So make sure you identify the areas you care about, and then evaluate those thoroughly. I think you will be surprised.

            My old team members certainly misses TFS, and we were still on an older version. Jira + GitLab is a very poor replacement. WIth TFS you could tell that much thought was put into each feature before it was released.

            That said: Git all the way all day long. I do not miss TFVC one bit. YMMV.

          • PAthum Bandara Premaratne

            It’s just Microsoft went to imitation from innovation…. And they’re in the process of killing their own innovations in favor of others. There were standards, quality & class in M$ but now that’s all gone. TFS may the newest but not the last. Seems like they are not gonna stop until they kill windows too… And it’s already started btw.

      • simmse

        All business users of the formerly named TFS, now named Azure DevOps Server, will demand the on premises integration to continue. If that does not happen, customers will not use Visual Studio 2022. It is as simple as that. Please keep this in mind when implementing Azure DevOps integration in Visual Studio 2022.

        • PAthum Bandara Premaratne

          They want everything in their cloud…. Keep us feeding their money making cow…. Cloud is a trap…. To keep us locked into them they’re killing onprem tech one by one….

        • Clint StLaurent

          Totally agree. So many of their moves over the last few years to me feel like a shift away from enterprise customers to small outfits. They don’t care about the companies with 300 developers. They’re more interested in 300 companies with 3 guys each.

          You can see that in how they would rather pander to the web-devs than actually fix functionality issues in Xamarin (oh look: HTML page creation instead of XAML: But the controls don’t work any better). Then rebrand everything so it seems new. Xamarin becomes MAUI. TFS becomes DevOps. But again, nothing works better just named different.

          It almost feels like they are deliberately keeping companies off balance so they are so busy changing with the times they don’t have time to realize that nothing new or innovative is actually happening.

          Companies like mine with devs in 6 cities, 50 people each… numerous 3rd party and in-house TFS integrations for story tracking and management aren’t going to throw all that away for “repos”.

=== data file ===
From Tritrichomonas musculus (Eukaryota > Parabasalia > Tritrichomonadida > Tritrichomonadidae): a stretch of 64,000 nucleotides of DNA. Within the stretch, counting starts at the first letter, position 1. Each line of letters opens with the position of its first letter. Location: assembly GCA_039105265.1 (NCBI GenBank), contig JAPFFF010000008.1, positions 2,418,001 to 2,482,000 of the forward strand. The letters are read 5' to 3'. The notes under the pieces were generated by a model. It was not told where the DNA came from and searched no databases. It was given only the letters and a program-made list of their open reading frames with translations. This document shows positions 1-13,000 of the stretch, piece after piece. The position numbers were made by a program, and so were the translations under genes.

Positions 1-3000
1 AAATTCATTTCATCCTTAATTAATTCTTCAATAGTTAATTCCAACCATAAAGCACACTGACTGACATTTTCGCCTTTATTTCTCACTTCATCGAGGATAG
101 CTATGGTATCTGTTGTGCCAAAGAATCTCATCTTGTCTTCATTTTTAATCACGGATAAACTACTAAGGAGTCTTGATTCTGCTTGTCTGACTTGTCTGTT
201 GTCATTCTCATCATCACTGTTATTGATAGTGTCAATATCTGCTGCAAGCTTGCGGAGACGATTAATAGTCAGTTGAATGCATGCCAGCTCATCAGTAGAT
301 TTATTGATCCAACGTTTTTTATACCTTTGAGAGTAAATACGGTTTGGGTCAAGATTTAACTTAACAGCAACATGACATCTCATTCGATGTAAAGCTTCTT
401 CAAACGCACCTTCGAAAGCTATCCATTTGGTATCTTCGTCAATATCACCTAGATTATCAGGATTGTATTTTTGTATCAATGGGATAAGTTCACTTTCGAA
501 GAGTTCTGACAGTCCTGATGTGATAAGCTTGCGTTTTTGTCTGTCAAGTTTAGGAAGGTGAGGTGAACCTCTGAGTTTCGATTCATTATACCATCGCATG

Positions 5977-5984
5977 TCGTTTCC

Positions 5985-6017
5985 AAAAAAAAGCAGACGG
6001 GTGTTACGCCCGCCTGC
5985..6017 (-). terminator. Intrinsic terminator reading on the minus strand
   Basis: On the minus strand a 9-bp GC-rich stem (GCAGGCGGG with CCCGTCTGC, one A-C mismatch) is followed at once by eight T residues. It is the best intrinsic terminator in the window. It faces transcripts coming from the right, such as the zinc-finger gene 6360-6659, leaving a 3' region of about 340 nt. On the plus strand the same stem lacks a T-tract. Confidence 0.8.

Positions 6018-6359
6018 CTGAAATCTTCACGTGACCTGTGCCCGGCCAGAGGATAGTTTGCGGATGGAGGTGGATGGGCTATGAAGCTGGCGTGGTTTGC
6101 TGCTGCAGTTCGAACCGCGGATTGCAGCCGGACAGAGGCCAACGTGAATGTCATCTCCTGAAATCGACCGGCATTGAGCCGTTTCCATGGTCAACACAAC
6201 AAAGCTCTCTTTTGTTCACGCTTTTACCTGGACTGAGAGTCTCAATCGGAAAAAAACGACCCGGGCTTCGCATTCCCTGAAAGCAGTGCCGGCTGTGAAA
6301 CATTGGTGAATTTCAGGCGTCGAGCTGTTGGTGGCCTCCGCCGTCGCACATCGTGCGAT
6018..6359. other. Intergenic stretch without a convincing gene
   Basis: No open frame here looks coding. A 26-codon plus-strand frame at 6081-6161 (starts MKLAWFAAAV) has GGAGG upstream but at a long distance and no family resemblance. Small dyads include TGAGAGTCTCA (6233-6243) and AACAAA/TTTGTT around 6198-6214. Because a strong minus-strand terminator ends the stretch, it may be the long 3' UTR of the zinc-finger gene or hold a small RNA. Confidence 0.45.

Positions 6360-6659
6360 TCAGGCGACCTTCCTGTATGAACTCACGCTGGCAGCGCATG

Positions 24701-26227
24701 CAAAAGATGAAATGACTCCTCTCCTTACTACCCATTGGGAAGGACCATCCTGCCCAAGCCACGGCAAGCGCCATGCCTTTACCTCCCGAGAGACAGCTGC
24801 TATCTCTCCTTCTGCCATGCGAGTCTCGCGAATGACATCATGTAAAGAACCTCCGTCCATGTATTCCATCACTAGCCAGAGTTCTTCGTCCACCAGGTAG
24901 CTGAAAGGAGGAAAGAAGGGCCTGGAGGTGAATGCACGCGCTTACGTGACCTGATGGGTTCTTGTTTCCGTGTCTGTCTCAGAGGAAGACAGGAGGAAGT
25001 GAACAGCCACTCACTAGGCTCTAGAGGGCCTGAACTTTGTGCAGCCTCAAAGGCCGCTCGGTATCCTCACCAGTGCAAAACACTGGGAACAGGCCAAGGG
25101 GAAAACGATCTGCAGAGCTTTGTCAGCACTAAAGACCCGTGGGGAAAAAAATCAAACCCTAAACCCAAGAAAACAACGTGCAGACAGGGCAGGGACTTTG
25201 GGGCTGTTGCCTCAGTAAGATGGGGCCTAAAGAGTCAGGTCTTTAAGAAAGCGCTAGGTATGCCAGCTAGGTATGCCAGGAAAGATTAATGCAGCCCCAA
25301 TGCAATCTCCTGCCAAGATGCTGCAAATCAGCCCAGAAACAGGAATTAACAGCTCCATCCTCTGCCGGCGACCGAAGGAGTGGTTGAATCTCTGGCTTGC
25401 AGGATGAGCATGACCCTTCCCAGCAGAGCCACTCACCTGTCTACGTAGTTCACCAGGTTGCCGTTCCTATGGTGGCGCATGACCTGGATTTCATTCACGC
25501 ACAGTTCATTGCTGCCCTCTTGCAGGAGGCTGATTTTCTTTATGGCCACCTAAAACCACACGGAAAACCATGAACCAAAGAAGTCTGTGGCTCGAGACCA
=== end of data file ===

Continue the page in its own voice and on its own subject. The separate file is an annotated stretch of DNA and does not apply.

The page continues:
• Gavin

      Yep, while they’re slowly trying to port a fraction of the functionality of Azure DevOps over to GitHub (Actions, anyone?) they’ve decided to essentially EOL their own SDLC product which is already offering what so many other solutions promise as their ultimate future endgame.

      The irony here is that the cool kids they’re so desperate to woo have all run off to GitLab anyway. I’d love it if DevDiv could recall that they already have an incredible end-to-end SDLC solution and go support that.

    • Guido Geurts

      does this means we can no longer user tfs ?
      If so, than go the who ever thought if this and ask him what hobby’s he is having
      Then tell him to search a job in that direction
      Because computers and IT is not for him, that can never work…

      • simmse

        I hope that is not the plan. Many businesses will not accept dropping TFS integration. Who wants their proprietary source code away from the business owned computer systems?

        • Kenneth Beaton

          We moved to git from TFS a year ago (but we had not invested much effort in TFS for years – just using it for source code control).
          Surprisingly we were able to migrate the history as well.

          But git simply is not as good – two stage check in/check out; problems merging files.

          We moved to a private cloud instance of git (though could equally have moved to on premises). GitHub may be great for home/hobby use, but I cannot imagine risking important proprietary code there.

        • Pratik NadagoudaMicrosoft employee

          Visual Studio 2022 will indeed support Azure DevOps Server (on premises). Please let us know through Developer Community if you see any regressions for the integration as we release preview versions of VS 2022, so that we can catch and address any issues quickly. Thanks!

    • Christopher Pursley

      This is deeply concerning. As a team lead, I literally just fought to have my whole company convert over to Azure DevOps. It was expensive and painful but I counted it a success. If less than 6 months after we have completed our migration, it’s announced Microsoft is pulling support in VS, we might just start need to move away from Microsoft altogether. As developers, we can’t keep putting our trust in a company that disregards the huge investment of time, energy and money we put in to adopting their technologies. It feels like Microsoft has little concern of the impact these decisions have on our companies, lives and careers.

    • x x

      For Windows development? That would be masochistic 🙂
      They invented 6 kinds of string types (String, Str, CString, Cstr, OsString, Ostr), maybe if they decided on just one, they would have time to write a proper tooling for VSCode.

      • 外山高裕

        I believe that rust support is very promising.
        I’m using the WIN32 API and INtime RT OS. I’m currently accessing them through C++17, and frankly, our C++17 development experience sucks.

      • Luke Chu

        I don’t believe you have used Rust before, at least in a serious project. CString, Cstr are only used to deal with the mess created by C/C++. OsString and OsStr is to deal with the mess on Windows because Windows does not use UTF-8. As long as you are not dealing with C FFI or windows APIs, you would only need String and str. And that is much better than C++’s std::string, std::string_view, char*, std::wstring, hstring, and all the other strings provided by Windows and boost and whatnot. Just look at this to see what I mean.